Women pay less for life insurance than men, but age, hormonal conditions, and pregnancy can impact policies and rates.
On average, women pay 25% less than men for life insurance at any given age*. But despite lower premiums, less than half of U.S. women own a life insurance policy. There’s more of a need than ever for women to have independent financial protection, so why has ownership for women steadily declined over the past five years? 
Gender-specific factors like pregnancy, ovarian or breast cancer, and menopause can impact women’s premiums. Read on to find out what affects your life insurance costs and how to choose a policy to protect your family.
Anyone with dependents or financial obligations needs life insurance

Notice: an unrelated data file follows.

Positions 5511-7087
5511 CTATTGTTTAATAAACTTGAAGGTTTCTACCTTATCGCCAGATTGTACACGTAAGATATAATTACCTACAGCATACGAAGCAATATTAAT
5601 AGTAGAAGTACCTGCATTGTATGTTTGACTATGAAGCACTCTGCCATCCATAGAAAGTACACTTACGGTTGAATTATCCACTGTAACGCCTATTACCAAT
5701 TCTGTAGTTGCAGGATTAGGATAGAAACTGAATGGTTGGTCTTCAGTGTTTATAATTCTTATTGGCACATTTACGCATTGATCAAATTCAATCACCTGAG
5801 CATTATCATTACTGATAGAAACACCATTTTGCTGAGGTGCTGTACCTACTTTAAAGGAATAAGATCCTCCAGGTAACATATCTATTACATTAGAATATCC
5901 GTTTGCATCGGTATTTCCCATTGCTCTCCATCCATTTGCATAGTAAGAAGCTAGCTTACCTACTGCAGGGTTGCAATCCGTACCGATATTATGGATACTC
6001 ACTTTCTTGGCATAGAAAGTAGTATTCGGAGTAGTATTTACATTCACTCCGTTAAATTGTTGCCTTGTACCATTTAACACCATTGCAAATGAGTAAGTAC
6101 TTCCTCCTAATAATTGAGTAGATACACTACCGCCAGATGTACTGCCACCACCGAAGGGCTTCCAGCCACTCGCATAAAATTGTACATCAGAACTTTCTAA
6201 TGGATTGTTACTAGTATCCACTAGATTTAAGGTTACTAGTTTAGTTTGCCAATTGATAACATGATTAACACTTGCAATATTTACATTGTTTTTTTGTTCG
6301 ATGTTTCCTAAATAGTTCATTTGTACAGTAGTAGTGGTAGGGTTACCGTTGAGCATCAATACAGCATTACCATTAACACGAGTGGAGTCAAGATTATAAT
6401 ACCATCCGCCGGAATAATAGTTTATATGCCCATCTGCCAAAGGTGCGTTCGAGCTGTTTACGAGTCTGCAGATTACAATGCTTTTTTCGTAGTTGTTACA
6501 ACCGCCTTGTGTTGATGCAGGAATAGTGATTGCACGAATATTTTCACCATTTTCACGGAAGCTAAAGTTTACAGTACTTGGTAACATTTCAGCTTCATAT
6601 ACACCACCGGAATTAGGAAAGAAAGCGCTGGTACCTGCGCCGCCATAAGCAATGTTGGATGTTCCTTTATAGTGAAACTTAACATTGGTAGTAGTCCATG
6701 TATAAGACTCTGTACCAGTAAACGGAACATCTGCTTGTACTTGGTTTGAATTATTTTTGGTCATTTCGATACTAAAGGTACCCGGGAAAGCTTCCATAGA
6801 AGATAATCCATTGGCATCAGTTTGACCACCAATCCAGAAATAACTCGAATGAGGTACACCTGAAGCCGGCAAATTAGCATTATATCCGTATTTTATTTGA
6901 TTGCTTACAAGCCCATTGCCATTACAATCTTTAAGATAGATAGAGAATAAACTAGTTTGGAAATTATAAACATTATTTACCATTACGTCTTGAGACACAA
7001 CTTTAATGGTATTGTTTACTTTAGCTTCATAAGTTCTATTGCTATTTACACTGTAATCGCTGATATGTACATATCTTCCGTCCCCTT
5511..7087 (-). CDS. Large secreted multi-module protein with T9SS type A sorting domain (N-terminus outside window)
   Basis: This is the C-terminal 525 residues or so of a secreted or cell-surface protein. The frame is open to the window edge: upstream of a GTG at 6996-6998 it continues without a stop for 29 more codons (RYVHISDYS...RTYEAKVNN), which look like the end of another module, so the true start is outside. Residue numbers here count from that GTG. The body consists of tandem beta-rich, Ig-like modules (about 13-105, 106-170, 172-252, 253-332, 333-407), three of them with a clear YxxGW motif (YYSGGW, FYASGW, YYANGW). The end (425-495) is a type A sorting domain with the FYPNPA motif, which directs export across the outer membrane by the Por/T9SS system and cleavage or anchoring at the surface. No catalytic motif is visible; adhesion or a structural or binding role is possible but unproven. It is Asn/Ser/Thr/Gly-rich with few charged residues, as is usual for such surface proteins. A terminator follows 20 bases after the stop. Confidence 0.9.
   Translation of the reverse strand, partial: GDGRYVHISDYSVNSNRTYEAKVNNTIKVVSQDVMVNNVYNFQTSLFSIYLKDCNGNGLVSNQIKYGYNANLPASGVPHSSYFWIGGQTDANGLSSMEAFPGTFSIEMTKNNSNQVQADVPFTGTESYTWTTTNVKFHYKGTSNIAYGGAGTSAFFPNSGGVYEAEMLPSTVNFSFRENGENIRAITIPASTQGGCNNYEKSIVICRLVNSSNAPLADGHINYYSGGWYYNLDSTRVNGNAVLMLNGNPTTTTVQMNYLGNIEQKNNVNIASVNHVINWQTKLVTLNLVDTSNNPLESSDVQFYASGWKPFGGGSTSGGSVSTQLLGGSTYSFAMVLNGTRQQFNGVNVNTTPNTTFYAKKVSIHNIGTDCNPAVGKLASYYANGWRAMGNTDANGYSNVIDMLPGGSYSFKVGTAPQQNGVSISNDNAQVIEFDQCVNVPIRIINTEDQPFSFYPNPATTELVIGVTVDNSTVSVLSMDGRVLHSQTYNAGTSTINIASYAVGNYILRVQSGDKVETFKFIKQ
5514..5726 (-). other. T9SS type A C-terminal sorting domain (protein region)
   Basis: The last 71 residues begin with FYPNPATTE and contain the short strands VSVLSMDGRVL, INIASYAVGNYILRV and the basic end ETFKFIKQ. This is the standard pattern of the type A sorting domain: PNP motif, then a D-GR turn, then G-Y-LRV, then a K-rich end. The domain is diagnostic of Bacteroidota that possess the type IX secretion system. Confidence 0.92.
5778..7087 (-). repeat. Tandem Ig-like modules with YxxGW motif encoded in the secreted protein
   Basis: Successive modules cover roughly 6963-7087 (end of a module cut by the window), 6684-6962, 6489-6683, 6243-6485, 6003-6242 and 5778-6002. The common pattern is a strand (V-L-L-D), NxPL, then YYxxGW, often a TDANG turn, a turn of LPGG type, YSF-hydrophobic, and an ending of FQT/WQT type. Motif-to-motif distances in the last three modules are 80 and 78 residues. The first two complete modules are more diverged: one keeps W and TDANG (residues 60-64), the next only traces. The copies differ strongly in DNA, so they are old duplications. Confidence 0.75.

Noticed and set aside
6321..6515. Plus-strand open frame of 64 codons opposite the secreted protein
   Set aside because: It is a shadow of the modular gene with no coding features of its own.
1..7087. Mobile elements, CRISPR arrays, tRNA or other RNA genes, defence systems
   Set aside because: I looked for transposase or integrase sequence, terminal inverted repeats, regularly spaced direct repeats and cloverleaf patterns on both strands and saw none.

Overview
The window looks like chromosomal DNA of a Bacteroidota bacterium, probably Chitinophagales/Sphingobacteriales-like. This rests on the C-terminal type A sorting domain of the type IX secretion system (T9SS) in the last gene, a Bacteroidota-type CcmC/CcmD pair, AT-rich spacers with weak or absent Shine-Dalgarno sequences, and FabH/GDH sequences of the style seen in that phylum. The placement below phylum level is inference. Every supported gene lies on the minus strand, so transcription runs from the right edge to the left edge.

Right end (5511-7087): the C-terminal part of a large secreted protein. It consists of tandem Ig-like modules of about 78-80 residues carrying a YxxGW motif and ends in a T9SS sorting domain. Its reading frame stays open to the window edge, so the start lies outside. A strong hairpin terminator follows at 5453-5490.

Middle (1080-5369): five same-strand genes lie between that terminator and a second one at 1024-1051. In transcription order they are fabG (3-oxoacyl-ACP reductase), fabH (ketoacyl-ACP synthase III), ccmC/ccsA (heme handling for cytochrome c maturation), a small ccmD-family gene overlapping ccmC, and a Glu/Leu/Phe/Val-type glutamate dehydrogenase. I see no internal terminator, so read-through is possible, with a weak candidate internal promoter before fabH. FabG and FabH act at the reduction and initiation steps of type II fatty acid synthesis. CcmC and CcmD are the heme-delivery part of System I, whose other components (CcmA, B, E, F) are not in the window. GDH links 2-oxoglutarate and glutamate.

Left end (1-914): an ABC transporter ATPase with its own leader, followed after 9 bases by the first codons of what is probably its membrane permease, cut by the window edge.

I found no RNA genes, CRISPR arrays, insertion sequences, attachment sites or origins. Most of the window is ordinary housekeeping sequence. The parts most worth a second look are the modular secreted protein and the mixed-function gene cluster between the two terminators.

Women pay less on average for life insurance than men
Pregnancy, breast cancer history, and certain mental illnesses can affect life insurance rates for women
Women need life insurance for the same main reason as men: financial support for dependents. This goes without saying for primary earners, but economic contributions can go beyond income. A recent study estimated the median annual salary was $184,820 for stay-at-home moms in 2020.  If a stay-at-home parent passes away, the caretaker left behind would likely suffer financially without life insurance.
A life insurance policy can also help you plan for a future family, mortgage, or marriage. Buying coverage while you're young can save you money long-term. A policy can also cover your funeral expenses, outstanding debts, and taxes, which would otherwise fall on the shoulders of your loved ones.